As we come off a tough political election campaign, the subject of "attack ads" is a constant in post-election analysis. Did either McCain or Obama's attacks hit the mark, did they backfire, and who did the best job of playing offense and fending off attacks?
While I'll leave that discussion to you political junkies, let's turn to the topic of whether attack advertising works with consumer products - such as radio. While I've seen some attack ads work well - especially during the old YSP versus MMR wars back in the '80s - most of the time, naming names is a tactic that stations shy away from. Many marketing experts concur they just aren't that effective when you get out of the political arena, and they can be downright dangerous. Clearly, some in radio - especially a guy like Larry Rosin, who has been involved in political research for years - would take exception.
So why don't more stations do it?
First, it's not easy. There's a certain tone that's required in an attack campaign that needs to stay on the positive side of center. Otherwise, the ads can sound downright mean, and most people are turned off by that approach.
Second, an attack campaign has to be rooted not only in truth, but in areas that are of importance to consumers. We can all think of limp radio attack campaigns that called out "Station X" for doing something that is of no major consequence to listeners. Too often, the ads are just so much minutia.
Finally, humor can play a major role in these campaigns, but of course, being funny - while staying on message - is something that most writers simply cannot pull off.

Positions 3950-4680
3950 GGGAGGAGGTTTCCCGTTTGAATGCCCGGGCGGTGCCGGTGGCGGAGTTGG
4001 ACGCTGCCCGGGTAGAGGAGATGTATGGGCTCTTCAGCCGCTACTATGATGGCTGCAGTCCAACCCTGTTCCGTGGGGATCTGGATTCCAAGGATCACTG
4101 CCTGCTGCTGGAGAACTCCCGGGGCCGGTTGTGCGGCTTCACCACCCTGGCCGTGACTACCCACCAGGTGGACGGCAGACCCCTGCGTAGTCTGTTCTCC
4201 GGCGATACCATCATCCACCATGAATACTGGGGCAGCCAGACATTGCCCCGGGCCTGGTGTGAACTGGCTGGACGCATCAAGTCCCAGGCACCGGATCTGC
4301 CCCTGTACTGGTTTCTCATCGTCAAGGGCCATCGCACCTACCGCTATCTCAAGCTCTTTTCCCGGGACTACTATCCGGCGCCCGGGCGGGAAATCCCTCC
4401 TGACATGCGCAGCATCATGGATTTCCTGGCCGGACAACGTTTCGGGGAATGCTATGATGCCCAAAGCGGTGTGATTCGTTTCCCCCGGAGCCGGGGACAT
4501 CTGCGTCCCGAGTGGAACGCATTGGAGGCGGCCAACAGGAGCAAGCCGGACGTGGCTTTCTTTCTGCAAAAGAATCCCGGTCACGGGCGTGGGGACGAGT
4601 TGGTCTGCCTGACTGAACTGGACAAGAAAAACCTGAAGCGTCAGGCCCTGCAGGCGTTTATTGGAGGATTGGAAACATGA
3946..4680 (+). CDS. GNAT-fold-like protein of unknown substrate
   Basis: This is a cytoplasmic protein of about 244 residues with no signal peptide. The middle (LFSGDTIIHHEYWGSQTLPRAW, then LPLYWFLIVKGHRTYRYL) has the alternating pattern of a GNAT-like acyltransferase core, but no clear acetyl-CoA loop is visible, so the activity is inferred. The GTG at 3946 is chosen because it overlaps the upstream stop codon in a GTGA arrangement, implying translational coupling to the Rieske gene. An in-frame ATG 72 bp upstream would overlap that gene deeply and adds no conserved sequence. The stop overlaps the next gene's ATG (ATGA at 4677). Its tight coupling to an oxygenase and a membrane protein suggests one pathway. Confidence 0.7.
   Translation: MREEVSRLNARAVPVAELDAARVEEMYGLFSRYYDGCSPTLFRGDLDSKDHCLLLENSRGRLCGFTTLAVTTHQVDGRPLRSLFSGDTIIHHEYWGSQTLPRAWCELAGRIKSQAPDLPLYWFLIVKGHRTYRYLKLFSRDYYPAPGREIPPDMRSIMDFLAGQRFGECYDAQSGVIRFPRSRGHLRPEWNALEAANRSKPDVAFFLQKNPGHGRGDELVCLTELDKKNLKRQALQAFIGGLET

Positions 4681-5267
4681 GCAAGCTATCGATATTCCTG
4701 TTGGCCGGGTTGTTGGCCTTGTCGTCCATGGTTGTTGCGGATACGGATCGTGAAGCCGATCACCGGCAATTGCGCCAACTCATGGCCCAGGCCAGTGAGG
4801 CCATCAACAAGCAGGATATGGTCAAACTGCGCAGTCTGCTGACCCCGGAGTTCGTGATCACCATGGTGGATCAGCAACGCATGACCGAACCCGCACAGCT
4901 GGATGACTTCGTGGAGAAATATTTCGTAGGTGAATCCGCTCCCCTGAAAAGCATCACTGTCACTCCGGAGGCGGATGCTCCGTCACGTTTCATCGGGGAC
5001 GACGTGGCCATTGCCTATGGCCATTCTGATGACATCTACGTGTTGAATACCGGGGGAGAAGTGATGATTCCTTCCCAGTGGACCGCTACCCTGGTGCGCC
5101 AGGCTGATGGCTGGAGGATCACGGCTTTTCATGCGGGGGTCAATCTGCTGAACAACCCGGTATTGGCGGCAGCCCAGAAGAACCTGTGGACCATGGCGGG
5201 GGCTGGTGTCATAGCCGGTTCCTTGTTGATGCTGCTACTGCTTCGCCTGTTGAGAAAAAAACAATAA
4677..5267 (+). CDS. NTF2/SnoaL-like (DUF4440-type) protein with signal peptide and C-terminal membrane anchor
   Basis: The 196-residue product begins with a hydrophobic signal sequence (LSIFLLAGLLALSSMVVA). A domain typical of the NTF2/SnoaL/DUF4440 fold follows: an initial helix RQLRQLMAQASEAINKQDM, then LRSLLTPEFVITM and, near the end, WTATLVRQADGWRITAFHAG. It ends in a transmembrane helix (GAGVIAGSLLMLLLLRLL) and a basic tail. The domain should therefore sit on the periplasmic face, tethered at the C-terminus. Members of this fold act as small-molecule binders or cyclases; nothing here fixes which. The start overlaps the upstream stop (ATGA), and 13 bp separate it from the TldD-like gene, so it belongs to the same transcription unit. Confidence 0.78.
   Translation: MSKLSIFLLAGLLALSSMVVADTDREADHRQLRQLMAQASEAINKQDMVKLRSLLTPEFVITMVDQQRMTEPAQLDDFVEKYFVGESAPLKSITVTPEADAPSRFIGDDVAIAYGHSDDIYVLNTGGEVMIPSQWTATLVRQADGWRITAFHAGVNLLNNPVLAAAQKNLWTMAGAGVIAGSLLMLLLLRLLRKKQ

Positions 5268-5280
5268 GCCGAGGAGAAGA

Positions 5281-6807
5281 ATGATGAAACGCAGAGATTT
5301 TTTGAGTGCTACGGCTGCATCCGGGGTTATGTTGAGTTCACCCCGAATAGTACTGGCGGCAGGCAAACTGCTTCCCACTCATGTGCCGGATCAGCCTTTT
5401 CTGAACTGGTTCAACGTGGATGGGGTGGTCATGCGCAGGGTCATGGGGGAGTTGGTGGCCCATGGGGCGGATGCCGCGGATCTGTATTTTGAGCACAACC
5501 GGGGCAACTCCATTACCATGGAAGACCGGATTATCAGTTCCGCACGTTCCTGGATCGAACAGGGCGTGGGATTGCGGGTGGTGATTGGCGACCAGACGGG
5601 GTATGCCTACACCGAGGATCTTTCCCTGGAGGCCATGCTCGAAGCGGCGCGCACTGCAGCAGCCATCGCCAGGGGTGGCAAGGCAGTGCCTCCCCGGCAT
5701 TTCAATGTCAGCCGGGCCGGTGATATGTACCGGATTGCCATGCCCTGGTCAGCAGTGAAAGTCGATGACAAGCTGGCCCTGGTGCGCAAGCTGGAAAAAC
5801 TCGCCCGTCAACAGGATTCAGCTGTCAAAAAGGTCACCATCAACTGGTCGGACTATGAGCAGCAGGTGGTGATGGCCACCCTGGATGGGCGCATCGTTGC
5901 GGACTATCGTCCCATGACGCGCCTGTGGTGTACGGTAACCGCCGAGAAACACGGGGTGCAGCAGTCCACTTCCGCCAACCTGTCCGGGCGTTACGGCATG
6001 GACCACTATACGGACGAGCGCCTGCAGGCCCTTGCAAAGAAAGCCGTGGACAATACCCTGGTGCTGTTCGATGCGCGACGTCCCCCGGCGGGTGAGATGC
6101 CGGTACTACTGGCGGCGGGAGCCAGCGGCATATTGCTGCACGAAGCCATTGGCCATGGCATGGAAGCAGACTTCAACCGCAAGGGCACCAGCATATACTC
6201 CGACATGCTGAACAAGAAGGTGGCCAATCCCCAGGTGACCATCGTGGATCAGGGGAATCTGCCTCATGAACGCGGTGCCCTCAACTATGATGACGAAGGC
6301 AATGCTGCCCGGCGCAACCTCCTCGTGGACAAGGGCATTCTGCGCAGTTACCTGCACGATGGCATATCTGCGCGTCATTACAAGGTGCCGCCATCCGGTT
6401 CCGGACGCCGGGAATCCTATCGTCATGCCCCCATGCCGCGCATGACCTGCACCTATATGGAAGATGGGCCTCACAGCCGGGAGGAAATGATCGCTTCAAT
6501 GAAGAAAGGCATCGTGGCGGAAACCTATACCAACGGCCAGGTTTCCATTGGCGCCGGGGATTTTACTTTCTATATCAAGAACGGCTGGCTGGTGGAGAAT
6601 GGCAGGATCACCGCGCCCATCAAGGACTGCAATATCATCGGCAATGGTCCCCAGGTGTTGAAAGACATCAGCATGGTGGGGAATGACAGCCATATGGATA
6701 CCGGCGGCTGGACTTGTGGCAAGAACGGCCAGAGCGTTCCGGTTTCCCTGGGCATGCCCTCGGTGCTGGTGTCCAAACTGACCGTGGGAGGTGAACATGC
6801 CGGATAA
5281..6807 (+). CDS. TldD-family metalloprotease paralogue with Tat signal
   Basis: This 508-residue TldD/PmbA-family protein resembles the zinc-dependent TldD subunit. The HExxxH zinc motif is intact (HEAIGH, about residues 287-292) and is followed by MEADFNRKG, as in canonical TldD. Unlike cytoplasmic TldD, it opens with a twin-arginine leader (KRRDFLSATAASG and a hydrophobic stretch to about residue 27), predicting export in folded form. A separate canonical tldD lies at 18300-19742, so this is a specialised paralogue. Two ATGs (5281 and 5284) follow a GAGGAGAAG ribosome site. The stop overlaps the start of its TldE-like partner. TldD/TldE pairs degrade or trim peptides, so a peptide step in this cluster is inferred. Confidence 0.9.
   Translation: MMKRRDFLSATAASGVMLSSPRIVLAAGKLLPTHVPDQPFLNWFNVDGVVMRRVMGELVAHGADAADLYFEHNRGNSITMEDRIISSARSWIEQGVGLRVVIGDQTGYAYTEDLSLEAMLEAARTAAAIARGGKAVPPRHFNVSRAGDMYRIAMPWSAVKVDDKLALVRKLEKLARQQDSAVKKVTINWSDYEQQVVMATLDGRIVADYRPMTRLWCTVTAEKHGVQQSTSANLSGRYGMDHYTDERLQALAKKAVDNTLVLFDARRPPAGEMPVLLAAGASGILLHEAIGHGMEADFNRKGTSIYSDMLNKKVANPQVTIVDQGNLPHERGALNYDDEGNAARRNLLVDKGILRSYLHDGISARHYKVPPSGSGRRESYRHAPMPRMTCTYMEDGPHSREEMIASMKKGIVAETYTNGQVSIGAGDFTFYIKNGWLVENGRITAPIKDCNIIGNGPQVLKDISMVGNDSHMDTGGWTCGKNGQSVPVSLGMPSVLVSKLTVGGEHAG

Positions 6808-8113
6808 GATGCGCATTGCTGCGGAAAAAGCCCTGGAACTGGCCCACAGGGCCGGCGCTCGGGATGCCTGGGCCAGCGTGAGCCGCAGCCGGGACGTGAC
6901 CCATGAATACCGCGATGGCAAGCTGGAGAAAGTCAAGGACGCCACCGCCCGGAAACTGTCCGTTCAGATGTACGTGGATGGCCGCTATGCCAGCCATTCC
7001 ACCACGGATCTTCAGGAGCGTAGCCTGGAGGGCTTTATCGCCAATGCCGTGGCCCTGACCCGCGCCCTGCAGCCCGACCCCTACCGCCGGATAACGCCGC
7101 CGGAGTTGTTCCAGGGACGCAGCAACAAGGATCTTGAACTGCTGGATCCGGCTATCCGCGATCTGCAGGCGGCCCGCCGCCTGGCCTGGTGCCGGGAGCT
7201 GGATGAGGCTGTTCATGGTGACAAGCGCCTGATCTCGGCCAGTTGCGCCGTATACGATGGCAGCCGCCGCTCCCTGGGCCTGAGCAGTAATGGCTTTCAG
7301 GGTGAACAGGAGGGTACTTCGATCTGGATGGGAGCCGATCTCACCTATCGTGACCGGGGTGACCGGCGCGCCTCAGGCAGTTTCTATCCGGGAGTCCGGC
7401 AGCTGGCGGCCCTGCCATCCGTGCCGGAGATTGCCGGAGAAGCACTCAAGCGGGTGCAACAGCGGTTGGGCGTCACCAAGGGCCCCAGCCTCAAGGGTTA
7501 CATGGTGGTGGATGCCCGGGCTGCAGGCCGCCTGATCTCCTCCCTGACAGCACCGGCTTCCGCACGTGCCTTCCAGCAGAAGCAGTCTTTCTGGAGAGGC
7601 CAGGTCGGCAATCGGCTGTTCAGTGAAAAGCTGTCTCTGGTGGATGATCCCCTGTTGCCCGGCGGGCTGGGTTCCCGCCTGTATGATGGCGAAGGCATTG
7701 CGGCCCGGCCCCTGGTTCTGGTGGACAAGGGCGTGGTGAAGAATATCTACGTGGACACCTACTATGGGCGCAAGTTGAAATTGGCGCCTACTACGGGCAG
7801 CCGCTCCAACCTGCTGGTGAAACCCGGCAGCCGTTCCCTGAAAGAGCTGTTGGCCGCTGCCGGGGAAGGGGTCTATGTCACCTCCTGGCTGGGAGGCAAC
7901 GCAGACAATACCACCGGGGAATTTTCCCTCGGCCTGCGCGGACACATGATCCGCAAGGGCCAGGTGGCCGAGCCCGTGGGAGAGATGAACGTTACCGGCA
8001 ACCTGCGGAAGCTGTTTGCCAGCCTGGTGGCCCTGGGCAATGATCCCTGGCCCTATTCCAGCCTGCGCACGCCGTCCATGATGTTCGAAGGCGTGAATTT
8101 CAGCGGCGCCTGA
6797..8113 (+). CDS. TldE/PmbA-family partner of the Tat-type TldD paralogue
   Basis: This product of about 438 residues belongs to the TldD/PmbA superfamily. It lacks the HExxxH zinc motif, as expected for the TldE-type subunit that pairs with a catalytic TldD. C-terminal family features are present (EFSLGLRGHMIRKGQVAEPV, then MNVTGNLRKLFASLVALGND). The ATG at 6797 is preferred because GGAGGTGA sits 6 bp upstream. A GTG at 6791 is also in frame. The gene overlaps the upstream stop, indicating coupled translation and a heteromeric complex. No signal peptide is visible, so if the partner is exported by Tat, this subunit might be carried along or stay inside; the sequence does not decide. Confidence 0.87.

But when you think about the wildly successful Mac versus PC "Get A Mac" campaign that Apple has orchestrated, it has all these elements - and more. And it has clearly been a winner as Apple's share of desktops and laptops continues to rise. While the iPod has been a major contributor toward consumers wanting to get a Mac for home or business use, the "Get A Mac" TV spots have clearly had a major impact.
They are well-written and funny - two of the key ingredients in making attack ads successful. They are also extremely well-cast. The actors who play the roles of Mac guy (Justin Long) and PC guy (John Hodgman) are perfect. (And I've always made a connection between PC guy and Bill Gates, just to make these ads a bit more personal.)
But the key reason why this campaign works is that it's rooted in truth. When we see these ads, they are very identifiable and they are funny. And you tend to nod along with their message because you've probably experienced these same drawbacks and issues with Windows PCs - they crash, they're slow, Vista has been a crashing disappointment, etc. This is how attack ads truly resonate - when they remind us of the actual shortcomings of a product, and do it in a way that we don't feel bad about.
It's also noteworthy that Microsoft's "response ads" have been lame. The Seinfeld/Gates campaign should have worked. Seinfeld is hands-down one of the most popular funny guys ever. And Gates is amazingly flexible and actually quite humorous in many on-camera situations. But these spots fizzled because they really didn't have any substance or depth. Nor were they funny.
The next idea was the "I'm a PC" campaign, using "real people" to depict how widely popular and diverse Microsoft users truly are. Nice idea, but besides having a slogan that sounds like "I'm PC" - which may not have a very positive connotation - how many people truly want to stand up and be proud of using a Microsoft computer?